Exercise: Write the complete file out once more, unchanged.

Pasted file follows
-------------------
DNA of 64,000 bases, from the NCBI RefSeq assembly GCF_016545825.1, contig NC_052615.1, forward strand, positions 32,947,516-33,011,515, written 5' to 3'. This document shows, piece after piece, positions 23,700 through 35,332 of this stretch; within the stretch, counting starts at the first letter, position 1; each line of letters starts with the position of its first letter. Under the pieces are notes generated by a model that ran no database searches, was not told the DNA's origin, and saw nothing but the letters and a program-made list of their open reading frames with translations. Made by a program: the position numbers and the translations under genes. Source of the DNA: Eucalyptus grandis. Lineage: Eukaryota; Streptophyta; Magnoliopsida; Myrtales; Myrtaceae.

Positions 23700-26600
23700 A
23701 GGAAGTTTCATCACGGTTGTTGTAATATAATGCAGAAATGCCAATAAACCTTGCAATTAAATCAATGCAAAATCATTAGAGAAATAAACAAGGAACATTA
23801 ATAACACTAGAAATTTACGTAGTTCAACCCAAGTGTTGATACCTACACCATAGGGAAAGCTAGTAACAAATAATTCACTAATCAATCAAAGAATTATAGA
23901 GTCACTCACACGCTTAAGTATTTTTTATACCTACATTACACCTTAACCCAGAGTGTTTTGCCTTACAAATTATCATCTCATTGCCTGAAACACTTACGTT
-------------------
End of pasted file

DNA of 64,000 bases, from the NCBI RefSeq assembly GCF_016545825.1, contig NC_052615.1, forward strand, positions 32,947,516-33,011,515, written 5' to 3'. This document shows, piece after piece, positions 23,700 through 35,332 of this stretch; within the stretch, counting starts at the first letter, position 1; each line of letters starts with the position of its first letter. Under the pieces are notes generated by a model that ran no database searches, was not told the DNA's origin, and saw nothing but the letters and a program-made list of their open reading frames with translations. Made by a program: the position numbers and the translations under genes. Source of the DNA: Eucalyptus grandis. Lineage: Eukaryota; Streptophyta; Magnoliopsida; Myrtales; Myrtaceae.

Positions 23700-26600
23700 A
23701 GGAAGTTTCATCACGGTTGTTGTAATATAATGCAGAAATGCCAATAAACCTTGCAATTAAATCAATGCAAAATCATTAGAGAAATAAACAAGGAACATTA
23801 ATAACACTAGAAATTTACGTAGTTCAACCCAAGTGTTGATACCTACACCATAGGGAAAGCTAGTAACAAATAATTCACTAATCAATCAAAGAATTATAGA
23901 GTCACTCACACGCTTAAGTATTTTTTATACCTACATTACACCTTAACCCAGAGTGTTTTGCCTTACAAATTATCATCTCATTGCCTGAAACACTTACGTT